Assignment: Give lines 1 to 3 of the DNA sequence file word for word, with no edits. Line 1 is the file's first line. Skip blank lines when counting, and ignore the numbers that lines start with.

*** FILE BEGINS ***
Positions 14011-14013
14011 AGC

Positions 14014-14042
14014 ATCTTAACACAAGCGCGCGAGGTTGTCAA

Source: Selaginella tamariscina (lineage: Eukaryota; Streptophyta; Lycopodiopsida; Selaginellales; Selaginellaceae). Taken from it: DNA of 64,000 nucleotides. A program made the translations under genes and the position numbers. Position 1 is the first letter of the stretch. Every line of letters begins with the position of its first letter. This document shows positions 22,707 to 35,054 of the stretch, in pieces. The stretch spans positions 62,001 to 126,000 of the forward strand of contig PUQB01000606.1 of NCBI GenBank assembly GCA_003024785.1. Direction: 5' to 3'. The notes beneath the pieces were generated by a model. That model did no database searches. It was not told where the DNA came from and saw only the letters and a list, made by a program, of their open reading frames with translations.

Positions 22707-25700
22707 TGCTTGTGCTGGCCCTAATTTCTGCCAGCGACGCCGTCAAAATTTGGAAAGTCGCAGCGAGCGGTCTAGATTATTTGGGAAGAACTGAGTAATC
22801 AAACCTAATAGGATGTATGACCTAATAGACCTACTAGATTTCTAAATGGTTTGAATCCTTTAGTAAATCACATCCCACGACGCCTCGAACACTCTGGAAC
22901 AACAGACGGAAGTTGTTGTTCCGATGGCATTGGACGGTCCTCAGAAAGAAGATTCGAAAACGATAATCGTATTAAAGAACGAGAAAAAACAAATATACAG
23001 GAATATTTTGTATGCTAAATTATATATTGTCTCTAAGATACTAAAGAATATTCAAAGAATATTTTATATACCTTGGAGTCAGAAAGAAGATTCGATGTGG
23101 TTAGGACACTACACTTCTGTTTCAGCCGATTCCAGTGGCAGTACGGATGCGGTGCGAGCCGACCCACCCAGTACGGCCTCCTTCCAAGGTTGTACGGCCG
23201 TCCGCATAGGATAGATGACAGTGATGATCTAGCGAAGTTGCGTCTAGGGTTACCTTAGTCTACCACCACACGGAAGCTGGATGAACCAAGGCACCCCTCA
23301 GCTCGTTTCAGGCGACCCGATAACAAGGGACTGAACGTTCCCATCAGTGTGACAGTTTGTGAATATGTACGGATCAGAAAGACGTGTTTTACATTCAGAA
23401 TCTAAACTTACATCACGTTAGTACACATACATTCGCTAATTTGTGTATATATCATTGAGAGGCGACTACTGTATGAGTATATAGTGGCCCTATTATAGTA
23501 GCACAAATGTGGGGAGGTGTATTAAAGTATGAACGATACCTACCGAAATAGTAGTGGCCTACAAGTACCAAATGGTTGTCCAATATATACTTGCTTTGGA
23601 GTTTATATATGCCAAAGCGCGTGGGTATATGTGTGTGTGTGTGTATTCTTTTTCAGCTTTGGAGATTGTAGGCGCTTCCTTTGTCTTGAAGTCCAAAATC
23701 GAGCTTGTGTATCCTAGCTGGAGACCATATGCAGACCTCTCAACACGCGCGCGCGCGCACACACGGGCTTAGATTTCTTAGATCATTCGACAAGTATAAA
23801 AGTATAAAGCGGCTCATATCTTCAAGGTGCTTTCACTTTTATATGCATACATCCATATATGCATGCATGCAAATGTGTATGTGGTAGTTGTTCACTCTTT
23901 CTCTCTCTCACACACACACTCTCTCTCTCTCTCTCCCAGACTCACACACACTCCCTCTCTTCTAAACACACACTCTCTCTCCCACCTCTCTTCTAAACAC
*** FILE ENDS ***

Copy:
Positions 14011-14013
14011 AGC

Positions 14014-14042